But Latin America is not the only region where PAYS can have an impact. Many cities and states in the U.S. are great candidates for a PAYS for Clean Transport program, and there is promise for its application in countries such as Vietnam, India, Jordan and South Africa. PAYS can go beyond transportation, too. Once regulators approve PAYS tariffs, they can be used for any cost-effective solutions at the grid edge, from water heaters and energy efficiency upgrades to solar.
As we work towards our first implementation, programmatic support is needed to establish PAYS model in each country, design tariffs, and catalyze scale-up and replication. Other investment opportunities include debt lent to a creditworthy utility for investment in batteries and charging infrastructure, and for any remaining gaps after cost-effective utility investment.
By leveraging utilities’ balance sheets to mobilize capital for clean transport at scale, innovative financing solutions like PAYS will be critical to upscaling investment in climate action and supporting mitigation efforts. As the benefits of PAYS become more widely accepted, we believe it has the potential to disrupt the transportation sector as we know it, and model advancements in scaling other grid-edge technologies. It holds the potential to unleash the benefits of reduced pollution and greenhouse gas emissions by innovating within a utility sector that can deliver the benefits of the clean energy economy to all.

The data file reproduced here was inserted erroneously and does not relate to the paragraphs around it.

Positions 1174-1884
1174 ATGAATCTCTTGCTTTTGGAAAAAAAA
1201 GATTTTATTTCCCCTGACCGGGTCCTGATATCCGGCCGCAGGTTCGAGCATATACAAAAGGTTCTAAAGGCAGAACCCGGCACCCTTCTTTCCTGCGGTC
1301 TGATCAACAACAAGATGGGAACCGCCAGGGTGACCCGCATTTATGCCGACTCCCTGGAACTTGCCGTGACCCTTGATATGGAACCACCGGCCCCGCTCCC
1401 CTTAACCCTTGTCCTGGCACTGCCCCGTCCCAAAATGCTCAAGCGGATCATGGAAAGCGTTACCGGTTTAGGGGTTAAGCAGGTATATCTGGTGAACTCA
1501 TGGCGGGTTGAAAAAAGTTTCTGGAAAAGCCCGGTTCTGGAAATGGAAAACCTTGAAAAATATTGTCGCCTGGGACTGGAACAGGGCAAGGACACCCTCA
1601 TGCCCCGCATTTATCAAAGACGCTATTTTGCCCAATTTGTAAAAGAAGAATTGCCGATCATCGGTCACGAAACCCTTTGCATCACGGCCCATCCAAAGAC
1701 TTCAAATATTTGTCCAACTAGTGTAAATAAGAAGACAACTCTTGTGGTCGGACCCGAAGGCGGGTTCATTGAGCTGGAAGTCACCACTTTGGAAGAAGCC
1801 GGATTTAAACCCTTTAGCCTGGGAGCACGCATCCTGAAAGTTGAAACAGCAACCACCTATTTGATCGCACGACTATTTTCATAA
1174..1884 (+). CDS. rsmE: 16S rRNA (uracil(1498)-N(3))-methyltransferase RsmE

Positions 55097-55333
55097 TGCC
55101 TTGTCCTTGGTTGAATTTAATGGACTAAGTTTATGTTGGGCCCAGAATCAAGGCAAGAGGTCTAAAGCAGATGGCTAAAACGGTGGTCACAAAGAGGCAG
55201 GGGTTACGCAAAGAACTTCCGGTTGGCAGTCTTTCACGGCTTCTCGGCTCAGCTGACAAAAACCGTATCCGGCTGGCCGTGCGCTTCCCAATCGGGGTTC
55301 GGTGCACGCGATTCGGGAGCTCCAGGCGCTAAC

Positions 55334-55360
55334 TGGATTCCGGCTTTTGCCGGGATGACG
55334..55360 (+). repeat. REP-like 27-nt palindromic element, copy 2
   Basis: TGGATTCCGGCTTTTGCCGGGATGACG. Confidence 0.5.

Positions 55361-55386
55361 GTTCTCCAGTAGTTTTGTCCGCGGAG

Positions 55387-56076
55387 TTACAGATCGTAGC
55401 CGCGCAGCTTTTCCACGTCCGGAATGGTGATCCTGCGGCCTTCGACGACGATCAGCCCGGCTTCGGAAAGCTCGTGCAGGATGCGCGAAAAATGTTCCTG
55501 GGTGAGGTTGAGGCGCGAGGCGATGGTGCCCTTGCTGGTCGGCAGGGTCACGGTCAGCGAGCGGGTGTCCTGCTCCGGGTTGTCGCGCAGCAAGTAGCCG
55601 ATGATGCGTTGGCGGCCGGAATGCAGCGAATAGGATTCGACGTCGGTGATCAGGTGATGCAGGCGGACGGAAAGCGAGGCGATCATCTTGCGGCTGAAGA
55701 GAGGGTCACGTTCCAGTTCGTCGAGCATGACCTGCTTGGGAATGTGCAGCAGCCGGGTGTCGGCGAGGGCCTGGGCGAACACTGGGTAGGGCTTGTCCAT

By Holmes Hummel, founder and principal of Clean Energy Works, a Convergence Design Funding grantee.
Originally published on Next Billion, here.